The Secret River

Plot summary

The early life of William Thornhill is one of Dickensian poverty, depredation and criminality.[8] After a childhood of poverty and petty crime in the slums of London, William Thornhill is sentenced to death for stealing wood, however, in 1806 his sentence is commuted to transportation to New South Wales for the term of his natural life. With his wife Sal and children in tow, he arrives in a harsh land that feels at first like a death sentence. However, there is a way for the convicts to buy freedom and start afresh. Thornhill then gets sent to Sydney on a boat, by himself. After 9 months, Thornhill is finally able to reunite with his family in Australia. Sal becomes Thornhill's master, and Thornhill obtained a ticket of leave, one year later, after he demonstrated good behaviour. His son, Willie is already five years old, and Willie could not recognize his father, after being away from him for so long. Thornhill now also has another son, Richard, whom he called Dick. [9]

During his first night in this new land, Thornhill encounters an aboriginal and struggles to communicate with him. The following weeks, Thornhill went to work as a lighterman for Mr. King. Thornhill then brought the alcohol, which he got from Mr. King, back home, to set up his own bar, named the "Pickled Herring." Scabby Bill was a regular customer, who would entertain the customers, by dancing for money. [10]

Three years later, and Thornhill quits his job and works for Thomas Blackwood, a former convict who is attempting to reconcile himself with the place and its people. Blackwood lived on the Hawkesbury River, with his boat, "the Queen". Thornhill also met Smasher Sullivan, a man whose fear of this alien world turns into brutal depravity towards it.

Thornhill soon realises that the aboriginal people of Australia have a different concept of land ownership, as compared to the white settlers, and notices that many of the aboriginals were stealing his corn. Thornhill realises that Blackwood has an aboriginal wife, and son. Shocked, he goes on to tell his wife about it. He also gave the black people names, to tell them apart easily, and renamed some of them as "Whisker Harry", "Long Bob" and "Black Dick". Thornhill was also shocked to see his son, Dick playing with the aboriginal people, and he beat up Dick. As Thornhill and his family stake their claim on a patch of ground by the river, the battle lines between old and new inhabitants are drawn.[11]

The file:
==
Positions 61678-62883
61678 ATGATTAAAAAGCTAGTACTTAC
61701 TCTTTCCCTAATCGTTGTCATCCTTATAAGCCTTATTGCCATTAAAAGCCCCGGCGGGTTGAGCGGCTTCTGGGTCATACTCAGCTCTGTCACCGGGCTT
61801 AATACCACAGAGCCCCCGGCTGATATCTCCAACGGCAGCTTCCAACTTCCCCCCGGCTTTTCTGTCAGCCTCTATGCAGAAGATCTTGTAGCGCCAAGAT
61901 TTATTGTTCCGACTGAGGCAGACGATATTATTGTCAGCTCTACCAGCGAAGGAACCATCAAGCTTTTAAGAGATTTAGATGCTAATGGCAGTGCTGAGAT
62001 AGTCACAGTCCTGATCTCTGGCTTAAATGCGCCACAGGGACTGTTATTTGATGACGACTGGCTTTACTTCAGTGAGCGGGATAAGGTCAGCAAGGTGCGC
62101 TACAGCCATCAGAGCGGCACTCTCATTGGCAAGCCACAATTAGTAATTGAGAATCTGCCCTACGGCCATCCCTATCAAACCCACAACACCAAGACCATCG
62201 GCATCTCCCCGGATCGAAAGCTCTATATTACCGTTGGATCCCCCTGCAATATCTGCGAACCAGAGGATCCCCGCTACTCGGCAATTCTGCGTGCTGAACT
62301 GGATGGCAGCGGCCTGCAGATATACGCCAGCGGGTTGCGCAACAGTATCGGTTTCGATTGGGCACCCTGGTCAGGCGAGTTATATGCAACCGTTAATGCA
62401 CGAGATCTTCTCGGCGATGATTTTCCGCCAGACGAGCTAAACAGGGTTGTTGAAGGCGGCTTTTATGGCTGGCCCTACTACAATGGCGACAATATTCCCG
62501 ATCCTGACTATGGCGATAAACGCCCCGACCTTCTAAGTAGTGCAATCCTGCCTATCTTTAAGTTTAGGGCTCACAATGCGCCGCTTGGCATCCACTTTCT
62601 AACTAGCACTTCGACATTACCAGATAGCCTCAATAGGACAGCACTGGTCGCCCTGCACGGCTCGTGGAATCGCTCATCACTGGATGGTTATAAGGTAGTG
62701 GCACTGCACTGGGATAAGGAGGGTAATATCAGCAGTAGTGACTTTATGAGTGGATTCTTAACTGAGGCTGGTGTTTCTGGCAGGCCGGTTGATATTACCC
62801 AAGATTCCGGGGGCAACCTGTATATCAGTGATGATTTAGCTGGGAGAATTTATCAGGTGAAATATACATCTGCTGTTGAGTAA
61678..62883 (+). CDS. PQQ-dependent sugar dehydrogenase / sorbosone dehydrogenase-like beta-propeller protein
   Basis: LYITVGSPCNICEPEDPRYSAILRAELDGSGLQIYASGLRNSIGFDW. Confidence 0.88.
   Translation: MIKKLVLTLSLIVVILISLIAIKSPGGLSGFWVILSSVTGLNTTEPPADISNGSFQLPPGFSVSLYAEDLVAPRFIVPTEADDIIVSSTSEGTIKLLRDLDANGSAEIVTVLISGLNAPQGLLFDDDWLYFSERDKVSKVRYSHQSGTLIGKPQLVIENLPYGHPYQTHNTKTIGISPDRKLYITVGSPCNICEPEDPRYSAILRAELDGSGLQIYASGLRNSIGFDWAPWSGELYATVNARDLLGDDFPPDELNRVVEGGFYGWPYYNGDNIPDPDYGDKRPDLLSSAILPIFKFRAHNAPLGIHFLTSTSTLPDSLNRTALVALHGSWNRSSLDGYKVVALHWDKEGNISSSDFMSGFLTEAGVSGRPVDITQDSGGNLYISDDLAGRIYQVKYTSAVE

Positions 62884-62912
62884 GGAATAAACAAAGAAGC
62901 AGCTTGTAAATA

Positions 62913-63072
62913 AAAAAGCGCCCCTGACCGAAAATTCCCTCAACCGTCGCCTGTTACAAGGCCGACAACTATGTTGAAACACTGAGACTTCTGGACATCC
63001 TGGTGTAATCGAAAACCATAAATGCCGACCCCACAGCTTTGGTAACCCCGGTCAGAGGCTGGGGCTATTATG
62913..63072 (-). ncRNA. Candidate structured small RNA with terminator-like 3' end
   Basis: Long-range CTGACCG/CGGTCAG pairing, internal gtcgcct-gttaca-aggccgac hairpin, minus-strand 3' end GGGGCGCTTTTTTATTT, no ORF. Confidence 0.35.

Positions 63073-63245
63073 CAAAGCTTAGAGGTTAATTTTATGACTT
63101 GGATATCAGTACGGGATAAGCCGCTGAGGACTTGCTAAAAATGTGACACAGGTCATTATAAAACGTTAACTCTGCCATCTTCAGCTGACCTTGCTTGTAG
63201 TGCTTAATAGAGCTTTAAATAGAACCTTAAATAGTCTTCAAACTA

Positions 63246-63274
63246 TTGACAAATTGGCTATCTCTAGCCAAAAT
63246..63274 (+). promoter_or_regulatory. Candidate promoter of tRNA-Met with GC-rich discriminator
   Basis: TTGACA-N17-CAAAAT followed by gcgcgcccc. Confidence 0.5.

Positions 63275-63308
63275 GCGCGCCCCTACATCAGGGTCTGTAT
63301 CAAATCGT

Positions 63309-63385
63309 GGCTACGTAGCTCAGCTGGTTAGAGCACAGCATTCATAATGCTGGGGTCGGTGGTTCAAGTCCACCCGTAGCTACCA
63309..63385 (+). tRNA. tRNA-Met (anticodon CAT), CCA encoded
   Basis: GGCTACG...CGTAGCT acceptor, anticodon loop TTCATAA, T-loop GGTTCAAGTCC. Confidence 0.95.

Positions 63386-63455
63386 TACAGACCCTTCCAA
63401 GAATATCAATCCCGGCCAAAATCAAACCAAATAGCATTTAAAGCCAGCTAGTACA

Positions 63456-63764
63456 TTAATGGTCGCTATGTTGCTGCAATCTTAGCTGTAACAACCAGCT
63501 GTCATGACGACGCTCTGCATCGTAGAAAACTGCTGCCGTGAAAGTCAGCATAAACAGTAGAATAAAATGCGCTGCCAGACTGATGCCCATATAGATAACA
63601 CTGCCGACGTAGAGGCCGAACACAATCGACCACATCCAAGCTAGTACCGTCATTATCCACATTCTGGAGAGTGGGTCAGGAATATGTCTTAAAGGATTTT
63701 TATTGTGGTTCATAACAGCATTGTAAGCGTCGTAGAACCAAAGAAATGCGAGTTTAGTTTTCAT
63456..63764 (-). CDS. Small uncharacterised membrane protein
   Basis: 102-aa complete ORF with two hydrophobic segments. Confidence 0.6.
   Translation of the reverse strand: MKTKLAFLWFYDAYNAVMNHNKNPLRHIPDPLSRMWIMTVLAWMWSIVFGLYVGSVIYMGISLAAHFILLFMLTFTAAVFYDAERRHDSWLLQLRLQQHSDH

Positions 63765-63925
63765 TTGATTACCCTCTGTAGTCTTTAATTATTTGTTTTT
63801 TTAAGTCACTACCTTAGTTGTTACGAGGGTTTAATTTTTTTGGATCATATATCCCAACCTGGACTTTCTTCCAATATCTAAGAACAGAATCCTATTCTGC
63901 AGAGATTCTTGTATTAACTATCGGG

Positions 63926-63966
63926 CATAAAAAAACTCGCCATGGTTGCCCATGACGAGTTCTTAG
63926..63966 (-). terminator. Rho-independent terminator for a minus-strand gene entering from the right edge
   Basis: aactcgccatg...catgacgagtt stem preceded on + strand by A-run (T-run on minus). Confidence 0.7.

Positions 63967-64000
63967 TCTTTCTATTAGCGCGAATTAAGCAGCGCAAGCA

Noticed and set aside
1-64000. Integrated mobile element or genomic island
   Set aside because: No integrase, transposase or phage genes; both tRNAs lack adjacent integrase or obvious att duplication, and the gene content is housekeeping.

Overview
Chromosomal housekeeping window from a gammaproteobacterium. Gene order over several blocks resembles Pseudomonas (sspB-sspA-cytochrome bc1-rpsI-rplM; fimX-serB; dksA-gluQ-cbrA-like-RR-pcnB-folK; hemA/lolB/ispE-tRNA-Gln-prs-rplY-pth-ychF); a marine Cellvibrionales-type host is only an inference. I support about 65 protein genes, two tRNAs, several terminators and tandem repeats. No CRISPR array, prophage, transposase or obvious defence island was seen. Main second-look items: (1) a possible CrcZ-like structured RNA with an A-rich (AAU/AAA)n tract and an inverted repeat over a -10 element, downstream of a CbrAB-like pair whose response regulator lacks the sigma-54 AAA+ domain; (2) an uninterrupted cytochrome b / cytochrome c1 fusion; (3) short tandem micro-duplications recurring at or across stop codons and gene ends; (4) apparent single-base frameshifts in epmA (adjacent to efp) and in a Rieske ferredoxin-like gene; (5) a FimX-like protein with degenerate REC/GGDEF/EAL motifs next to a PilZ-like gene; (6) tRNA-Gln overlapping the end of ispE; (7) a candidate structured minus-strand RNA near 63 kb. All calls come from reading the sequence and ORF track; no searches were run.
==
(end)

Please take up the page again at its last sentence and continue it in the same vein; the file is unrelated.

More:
Soon after, Saggity, a friend of Smasher Sullivan was killed after a raid on his farm by Aborigines, it is Saggity's death that leads to the battle with the Aborigines. Blackwood tries to stop the fighting, but gets whipped by Smasher. In the battle between the settlers and the Aborigines many casualties are sustained on both sides, Whisker Harry kills Sullivan, while he gets shot in the stomach, and long Jack gets shot in the head. [12] Though Thornhill is a loving husband and a good father, his interactions with indigenous inhabitants are villainous. Thornhill dreams of a life of dignity and entitlement, manifested in his desire to own land. After befriending Blackwood under his employ, Thornhill finds a patch of land he believes will meet his needs, but his past comes back to haunt him. His interactions with the Aboriginal people progress from fearful first encounters to (after careful observation) appreciation. The desire for him to own the land contrasts with his wife wanting to return to England.[13] The clash is one between a group of people desperate for land and another for whom the concept of ownership is bewildering.[14]

A decade later, and William Thornhill becomes the wealthiest man in the area. He builds his own house, but he has always felt that something felt off. He also bought a new boat, named "Sarah" and renamed "Darkey's Creek" to "Thornhill's Point." Long Jack continued to stay, at Thornhill's Point, when all the other natives had fled. Thornhill's son, Dick, leaves him to live with Blackwood, and Thornhill's friendship with Blackwood also deteriorates, which leads Thornhill to have a sense of guilt of his actions. [15]


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